“Technically, you’re just getting into a vehicle with a Uber sticker on.

“Some vehicles aren’t proper and the temptation for anyone to put a Uber sticker on their car is very high.”

“This puts some people, especially young girls, at risk as they could be getting into any car.”

Southampton private hire cabbie Ali Haydor has also called for a change in the rules.

He added: “The problem is a massive challenge for cabbies in Southampton as they are not regulated directly by the council so they could be up to anything.

“More needs to be done in Southampton; Christmas is coming up and the demand for taxis will be much higher, meaning more non-licensed Southampton vehicles will be present, making the problem much worse.”

In a statement, Southampton City Council said their hands were tied and that there was nothing to stop out-of-town cabbies coming to Southampton.

They called on those using taxis in the city to make sure they used one registered by the council.

A spokesman said: “New rules about taxis are from legislation created by central government. It is not Southampton City Council allowing this happen, and we are concerned our local policies and conditions will be undermined by this legislation.

“Southampton City Council licensed vehicles are required to meet stricter requirements than most other authorities, including the requirement to have a camera fitted for the protection of drivers and passengers alike.

“So we would encourage people to make sure they use a Southampton City Council-licensed vehicle to ensure they are offered the best service.”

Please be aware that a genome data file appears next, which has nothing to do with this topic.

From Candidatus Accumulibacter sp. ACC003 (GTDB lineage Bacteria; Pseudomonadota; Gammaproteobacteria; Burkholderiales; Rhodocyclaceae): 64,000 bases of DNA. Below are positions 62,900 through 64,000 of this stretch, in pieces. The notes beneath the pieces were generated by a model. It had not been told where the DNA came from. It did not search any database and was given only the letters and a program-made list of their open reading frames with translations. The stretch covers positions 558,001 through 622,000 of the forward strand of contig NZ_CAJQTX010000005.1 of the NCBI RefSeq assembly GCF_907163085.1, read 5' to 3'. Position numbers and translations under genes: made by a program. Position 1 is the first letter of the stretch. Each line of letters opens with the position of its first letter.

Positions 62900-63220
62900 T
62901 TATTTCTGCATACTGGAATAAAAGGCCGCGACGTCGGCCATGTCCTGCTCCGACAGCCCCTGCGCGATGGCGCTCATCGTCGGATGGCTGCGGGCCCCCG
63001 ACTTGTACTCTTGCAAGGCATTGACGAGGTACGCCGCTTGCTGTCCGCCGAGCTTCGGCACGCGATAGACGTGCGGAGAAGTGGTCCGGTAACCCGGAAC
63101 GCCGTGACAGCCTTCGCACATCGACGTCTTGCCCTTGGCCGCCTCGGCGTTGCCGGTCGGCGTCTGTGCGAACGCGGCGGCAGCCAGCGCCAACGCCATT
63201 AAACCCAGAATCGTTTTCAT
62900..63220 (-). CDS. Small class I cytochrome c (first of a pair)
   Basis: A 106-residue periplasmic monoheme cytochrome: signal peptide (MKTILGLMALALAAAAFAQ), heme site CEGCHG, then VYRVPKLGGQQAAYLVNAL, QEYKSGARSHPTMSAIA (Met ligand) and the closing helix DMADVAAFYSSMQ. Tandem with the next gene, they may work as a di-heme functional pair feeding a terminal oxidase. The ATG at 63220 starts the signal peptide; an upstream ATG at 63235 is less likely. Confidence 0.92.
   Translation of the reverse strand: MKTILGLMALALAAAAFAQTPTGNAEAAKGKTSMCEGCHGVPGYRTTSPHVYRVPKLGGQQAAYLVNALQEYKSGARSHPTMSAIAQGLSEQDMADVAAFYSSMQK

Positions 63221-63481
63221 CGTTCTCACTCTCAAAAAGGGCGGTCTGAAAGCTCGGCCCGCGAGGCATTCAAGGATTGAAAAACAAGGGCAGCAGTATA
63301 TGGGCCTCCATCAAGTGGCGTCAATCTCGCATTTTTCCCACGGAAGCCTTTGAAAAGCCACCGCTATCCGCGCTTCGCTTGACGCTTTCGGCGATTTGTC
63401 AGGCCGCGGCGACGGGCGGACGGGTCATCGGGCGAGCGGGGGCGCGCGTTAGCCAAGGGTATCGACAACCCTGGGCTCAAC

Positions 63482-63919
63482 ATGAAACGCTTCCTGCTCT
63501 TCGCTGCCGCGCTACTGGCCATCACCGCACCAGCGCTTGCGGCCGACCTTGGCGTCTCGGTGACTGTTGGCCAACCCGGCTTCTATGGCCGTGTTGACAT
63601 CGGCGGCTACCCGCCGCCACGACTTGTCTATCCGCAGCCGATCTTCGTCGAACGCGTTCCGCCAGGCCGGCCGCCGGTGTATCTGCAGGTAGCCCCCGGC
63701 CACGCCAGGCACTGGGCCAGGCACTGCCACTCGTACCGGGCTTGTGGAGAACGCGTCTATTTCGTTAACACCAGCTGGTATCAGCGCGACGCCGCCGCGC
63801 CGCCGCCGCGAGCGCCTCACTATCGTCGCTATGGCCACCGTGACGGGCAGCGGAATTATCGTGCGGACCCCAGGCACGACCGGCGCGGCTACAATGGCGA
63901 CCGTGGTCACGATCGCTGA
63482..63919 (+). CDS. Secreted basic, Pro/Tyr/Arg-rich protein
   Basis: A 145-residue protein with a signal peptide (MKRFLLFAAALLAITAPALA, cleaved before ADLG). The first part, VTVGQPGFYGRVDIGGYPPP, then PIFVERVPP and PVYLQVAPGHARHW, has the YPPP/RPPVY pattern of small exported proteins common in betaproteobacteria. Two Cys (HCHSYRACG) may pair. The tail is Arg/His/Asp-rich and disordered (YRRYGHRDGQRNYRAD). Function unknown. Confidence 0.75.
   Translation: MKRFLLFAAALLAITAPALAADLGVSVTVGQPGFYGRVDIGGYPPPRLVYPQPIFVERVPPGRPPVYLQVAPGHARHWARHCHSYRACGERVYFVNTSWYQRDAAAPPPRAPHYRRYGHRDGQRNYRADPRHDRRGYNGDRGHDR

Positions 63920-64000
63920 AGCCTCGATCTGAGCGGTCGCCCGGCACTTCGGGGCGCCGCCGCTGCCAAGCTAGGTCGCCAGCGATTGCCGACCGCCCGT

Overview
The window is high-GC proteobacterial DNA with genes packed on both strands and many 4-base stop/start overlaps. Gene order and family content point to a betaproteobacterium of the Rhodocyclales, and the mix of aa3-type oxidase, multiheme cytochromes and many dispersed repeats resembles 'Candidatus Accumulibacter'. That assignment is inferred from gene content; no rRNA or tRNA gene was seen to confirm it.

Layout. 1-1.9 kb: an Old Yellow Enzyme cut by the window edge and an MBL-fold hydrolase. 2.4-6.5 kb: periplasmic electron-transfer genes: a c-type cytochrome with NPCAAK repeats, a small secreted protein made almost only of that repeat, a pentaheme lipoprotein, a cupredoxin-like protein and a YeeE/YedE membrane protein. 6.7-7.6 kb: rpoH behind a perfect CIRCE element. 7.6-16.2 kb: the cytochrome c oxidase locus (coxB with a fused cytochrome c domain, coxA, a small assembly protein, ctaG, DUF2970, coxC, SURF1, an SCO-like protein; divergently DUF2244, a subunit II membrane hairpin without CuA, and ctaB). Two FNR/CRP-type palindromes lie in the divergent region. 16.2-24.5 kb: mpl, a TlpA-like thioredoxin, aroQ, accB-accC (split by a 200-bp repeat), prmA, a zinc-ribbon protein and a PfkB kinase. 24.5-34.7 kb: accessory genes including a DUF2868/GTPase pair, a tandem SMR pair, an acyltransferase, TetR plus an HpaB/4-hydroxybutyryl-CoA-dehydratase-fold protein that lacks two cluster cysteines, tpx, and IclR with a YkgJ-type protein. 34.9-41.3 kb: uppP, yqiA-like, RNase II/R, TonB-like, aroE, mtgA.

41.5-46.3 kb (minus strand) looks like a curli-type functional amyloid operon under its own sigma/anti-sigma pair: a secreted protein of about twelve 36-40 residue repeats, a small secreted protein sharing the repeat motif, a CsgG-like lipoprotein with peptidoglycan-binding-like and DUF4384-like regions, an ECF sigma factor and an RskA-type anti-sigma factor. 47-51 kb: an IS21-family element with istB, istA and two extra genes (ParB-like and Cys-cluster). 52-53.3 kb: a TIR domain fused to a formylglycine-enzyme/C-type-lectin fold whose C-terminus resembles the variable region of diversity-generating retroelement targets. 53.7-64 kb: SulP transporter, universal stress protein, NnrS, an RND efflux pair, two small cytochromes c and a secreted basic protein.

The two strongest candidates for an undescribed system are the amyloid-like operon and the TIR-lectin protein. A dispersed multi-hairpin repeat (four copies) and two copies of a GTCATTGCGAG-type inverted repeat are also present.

Any city council licensed vehicles also have to be regularly tested and have age limits set. 

Drivers also have to pass a knowledge test, have enhanced DBS checks and obtain a qualification in passenger transport. 

He added that council officers do check that out-of-city drivers comply with legislation.

New Forest District Council has admitted the region has an influx of Southampton drivers but added: “We license private hire operators, drivers and vehicles. All our licences are issued in compliance with the law and in accordance with our policy and conditions. 

“Drivers do have to complete a knowledge test which includes driving standards, geographical knowledge, licence conditions and communication skills.

“Bookings from Southampton or anywhere else can be accepted by a private hire driver licensed by NFDC, as long as both the operator which took the booking and the private hire vehicle are also licensed by NFDC.’’

And Uber have also hit back a criticism.

A spokesman said: “Since launching in Southampton we have been blown away with the demand we’ve seen for Uber and are currently increasing the number of local drivers in the city to meet this demand. 

“However, it’s not illegal for drivers licensed in other jurisdictions to carry out trips in the city as long as they are pre-booked and dispatched from the operator’s licence they are registered to. 

“The thing that riders love about Uber is no matter what city they use the service in they get the same assurances on partner-driver standards when they book through the app.”